To celebrate the release of Yassassin's brand new single 'Social Politics', we decided to have a little chat with the London five-piece about music (obviously!), but also life choices like quitting your day job to pursue your dream.

Check out the Q&A below, along with the aforementioned single. We also recommended checking out the band on Facebook, if you're into that sort of thing.

Tell us about your new single...

Raissa: It was the first song we wrote as a band during our first ever practice. It made us feel pretty good! That confidence helped us grow quickly and created the excitement which flows through Yassassin. We got together as a band because we needed to share our opinions, frustration and excitement by playing our own music, and I think this very song has all of that.

Anna: The lyrics are about bullies in life. Bullies exist everywhere, at your workplace, in politics or in your social scene. The message is pretty clear; don't take any of that shit!

Where do you find inspiration?

Moa: I find inspiration in everything, different places, people, cultures, the current world situation and the past, the emotions it triggers in people and the urge to express ourselves and make a change. The music I grew up with and new music I come across everyday also influences me.

Anna: Being in love, being angry or heartbroken are probably my most creative states of mind. Music is an outlet where I can pour all of those emotions and hopefully turn them into something other people can appreciate. I also get a lot of ideas from listening to other music. I have quite a broad taste and enjoy everything from Jazz to Electronic pop and I am a sucker for a groovy bass line. We definitely mix a lot of different genres in Yassassin. Being open minded is essential in the creative process.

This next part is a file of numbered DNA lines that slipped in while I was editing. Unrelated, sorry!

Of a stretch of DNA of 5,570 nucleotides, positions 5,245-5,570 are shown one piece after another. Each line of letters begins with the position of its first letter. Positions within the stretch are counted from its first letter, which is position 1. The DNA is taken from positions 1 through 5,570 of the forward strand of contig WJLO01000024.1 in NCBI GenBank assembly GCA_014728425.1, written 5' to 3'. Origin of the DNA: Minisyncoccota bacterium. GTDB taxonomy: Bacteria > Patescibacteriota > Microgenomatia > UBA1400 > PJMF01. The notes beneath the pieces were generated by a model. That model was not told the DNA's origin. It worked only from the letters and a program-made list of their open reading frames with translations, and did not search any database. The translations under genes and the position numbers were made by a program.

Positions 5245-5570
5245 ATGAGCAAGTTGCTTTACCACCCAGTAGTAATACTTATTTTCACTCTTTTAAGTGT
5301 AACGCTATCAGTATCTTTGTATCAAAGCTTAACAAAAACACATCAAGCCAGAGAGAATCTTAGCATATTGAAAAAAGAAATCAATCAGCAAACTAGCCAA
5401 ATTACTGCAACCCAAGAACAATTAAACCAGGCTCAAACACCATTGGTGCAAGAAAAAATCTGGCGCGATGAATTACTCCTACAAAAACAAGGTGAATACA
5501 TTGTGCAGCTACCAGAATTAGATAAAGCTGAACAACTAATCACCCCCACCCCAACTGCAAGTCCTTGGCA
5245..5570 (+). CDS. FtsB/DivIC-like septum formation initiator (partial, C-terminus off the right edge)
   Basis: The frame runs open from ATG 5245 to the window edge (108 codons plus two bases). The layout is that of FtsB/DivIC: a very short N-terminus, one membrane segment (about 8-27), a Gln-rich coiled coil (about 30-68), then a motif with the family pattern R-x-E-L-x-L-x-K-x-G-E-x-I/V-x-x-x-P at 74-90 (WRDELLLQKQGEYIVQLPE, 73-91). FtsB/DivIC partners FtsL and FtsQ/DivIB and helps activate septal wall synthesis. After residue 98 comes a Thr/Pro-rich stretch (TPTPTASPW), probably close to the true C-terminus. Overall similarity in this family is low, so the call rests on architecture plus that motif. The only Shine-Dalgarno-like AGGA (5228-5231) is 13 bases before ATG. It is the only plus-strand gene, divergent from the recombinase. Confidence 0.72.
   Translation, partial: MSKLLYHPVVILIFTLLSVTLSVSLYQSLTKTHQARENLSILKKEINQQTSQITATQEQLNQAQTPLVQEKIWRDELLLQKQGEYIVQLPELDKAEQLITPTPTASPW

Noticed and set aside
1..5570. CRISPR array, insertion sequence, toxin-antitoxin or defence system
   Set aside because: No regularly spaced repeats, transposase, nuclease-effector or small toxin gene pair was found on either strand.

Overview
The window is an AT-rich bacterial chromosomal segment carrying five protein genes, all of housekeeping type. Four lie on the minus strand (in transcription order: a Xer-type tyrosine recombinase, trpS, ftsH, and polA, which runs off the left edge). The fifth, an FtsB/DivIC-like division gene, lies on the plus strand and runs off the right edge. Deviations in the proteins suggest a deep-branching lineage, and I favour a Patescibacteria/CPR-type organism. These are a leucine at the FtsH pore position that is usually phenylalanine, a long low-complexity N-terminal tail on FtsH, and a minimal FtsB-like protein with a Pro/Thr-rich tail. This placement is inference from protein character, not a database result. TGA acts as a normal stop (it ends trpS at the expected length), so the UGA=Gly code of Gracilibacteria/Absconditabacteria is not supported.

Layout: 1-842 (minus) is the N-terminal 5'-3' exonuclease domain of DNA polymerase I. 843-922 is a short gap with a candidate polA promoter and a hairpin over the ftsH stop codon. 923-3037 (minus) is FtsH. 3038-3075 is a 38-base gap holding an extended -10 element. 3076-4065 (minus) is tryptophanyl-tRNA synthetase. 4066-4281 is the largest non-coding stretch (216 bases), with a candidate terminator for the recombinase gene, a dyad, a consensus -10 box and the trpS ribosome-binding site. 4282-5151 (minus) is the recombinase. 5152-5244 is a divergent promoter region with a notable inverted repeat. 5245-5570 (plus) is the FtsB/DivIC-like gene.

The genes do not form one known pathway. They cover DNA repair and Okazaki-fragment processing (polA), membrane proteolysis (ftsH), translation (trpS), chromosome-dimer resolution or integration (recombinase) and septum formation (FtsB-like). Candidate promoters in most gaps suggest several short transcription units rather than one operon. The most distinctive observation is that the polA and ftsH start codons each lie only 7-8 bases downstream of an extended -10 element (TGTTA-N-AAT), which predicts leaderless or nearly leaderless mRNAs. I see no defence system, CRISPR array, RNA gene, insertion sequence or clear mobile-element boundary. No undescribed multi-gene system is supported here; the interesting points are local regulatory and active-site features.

Raissa: Inspiration comes from everywhere and nowhere I would say. Open your eyes and let your brain work. Society is what goes around and music is what comes around, they've always been interconnected. We are living in a pretty dark time right now. What we have left is playing what's inside our souls and we have to release it. We are lucky enough to have this opportunity and we don't want to waste it.

What risk would you take if you knew you could not fail?

Moa: I believe we should just try and do what we love and aim for the stars. If you fail, then at least you've failed doing something you wanted to do, rather than failing doing something you didn't even want to.

Joanna: Success is such a subjective word. One person's success is another's failure. I don't think we restrict ourselves in terms of what and how we write just because it might not be successful. So in that sense i guess we're always taking risks. To do it any other way would feel like creative death.

Anna: It's definitely important to not get caught up in worrying about what other people think about what you should and should not do all the time. Just do your thing and believe in it!

When was the last time you tried something new?